This is taken from http://archive.org/
Software patents In the wake of the IsNot patent brouhaha, aside from the "you are scum" comments, people have had several reasonable questions about my own feelings about the situation. So let me pause and talk about software patents for a moment. Lest there be any question about this, what follows are my own personal feelings about the matter and have nothing to do with official Micorosoft policy.
Personally, I don't believe software patents are a good idea. I realize that algorithms lie in that grey area between a mechanical process (which is patentable) and an abstract idea (which is not), but at a purely practical level I think that software patents generally do much more harm than good. As such, I'd like to see them go away and the US patent office focus on more productive tasks. I have nothing but contempt for any company that tries to use patents to achieve what they could not through purely competitive means. This includes Microsoft, should they ever choose to do so or have they ever chosen to do so. (I'm not aware of any such situation, but I'm hardly omniscient.)
However, software patents do exist. So while the good fight goes on to get rid of them, I also believe that it would be dangerously naive to not play the game as best we can in the meantime in as principled a way as possible. There are a lot of people who would love nothing more than to just take a piece out of Microsoft either because they can or because they want to get rich and not for any better reason than that. I've been around long enough to see the kind of trouble that patents can cause us, and so I believe the best defense is a good offense. While I don't believe in using patents in an unprovoked way, I do believe in having a robust patent arsenal with which to defend ourselves should someone get it in their head that they want to hold our products hostage for money or just to cause trouble.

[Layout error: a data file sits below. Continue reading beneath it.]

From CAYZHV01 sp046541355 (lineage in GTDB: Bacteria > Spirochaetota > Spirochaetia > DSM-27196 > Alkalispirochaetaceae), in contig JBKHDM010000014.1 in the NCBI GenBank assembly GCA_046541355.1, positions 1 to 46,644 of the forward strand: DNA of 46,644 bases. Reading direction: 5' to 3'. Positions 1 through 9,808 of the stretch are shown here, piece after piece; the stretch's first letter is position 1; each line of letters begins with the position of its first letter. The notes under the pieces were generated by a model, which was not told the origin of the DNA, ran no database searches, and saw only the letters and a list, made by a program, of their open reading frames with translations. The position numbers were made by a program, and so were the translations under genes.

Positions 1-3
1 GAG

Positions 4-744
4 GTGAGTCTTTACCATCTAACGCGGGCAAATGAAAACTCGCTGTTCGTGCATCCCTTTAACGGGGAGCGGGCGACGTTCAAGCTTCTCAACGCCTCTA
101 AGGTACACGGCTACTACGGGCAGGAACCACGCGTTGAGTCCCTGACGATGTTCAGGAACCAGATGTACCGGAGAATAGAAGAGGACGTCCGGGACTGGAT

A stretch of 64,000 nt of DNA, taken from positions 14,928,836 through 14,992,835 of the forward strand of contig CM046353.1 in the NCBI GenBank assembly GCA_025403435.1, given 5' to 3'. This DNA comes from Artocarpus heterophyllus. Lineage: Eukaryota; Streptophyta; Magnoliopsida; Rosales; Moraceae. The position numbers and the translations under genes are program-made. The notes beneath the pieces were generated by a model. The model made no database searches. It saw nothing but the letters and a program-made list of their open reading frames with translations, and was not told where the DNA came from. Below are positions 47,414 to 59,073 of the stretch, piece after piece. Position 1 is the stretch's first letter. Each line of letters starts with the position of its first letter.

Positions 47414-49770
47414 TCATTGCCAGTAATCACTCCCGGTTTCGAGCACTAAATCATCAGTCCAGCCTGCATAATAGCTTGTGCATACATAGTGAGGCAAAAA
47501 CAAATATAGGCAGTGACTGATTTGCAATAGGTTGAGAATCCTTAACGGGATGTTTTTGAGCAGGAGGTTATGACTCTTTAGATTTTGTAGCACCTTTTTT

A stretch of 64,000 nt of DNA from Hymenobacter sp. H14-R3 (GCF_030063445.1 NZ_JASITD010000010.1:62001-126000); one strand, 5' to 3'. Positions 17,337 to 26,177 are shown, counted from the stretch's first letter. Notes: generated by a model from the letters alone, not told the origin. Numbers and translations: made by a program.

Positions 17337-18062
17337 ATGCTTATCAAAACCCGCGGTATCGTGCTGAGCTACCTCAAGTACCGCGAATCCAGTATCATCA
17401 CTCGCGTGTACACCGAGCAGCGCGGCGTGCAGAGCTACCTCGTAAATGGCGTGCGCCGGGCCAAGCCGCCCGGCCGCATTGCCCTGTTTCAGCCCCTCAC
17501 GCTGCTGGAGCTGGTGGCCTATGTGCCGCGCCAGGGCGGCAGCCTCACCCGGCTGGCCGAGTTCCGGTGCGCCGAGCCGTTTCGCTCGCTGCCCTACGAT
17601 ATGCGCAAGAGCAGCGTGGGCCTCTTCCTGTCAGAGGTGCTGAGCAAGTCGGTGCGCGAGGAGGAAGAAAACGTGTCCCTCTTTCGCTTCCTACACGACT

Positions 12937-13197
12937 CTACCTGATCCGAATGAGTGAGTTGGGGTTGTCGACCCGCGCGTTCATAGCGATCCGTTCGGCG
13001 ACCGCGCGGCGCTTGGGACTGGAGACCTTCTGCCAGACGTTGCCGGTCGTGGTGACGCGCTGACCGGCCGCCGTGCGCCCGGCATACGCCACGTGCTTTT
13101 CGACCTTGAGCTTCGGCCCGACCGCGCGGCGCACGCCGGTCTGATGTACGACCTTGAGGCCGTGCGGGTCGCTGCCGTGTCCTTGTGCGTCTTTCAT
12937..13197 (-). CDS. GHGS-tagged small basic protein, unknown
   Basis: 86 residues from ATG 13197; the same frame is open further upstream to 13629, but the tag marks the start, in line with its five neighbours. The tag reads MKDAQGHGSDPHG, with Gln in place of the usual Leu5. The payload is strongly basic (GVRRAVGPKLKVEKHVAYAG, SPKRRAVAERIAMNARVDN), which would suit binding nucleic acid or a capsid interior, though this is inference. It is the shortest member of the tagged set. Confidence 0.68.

One of the most unfortunate aspect of the software patent system is that there is a distinct advantage, should you have the money to do so, to try and patent everything under the sun in the hopes that something will stick. If someone has a patent on "a biological system used to aspirate oxygen gases to fuel biological processes" (i.e. lungs), I wouldn't be surprised. (If there isn't, no fair submitting the patent before me!) This is bad both because it jams up a system that's not really equipped to handle software patents well in the first place and because it increases the likelihood of broad, random patents slipping through the system. Microsoft has been as much a victim of this as anyone else, and yet we're right there in there with everyone else, playing the game. It's become a Mexican standoff, and there's no good way out at the moment short of a broad consensus to end the game at the legislative level.
So that's how I feel about software patents in general. As far as the specific IsNot patent goes, I will say that at a personal level, I do not feel particularly proud of my involvement in the patent process in this case. Beyond that, there's not much to say: many comments addressed legal questions which I am woefully unqualified to comment on and for which speculation would be very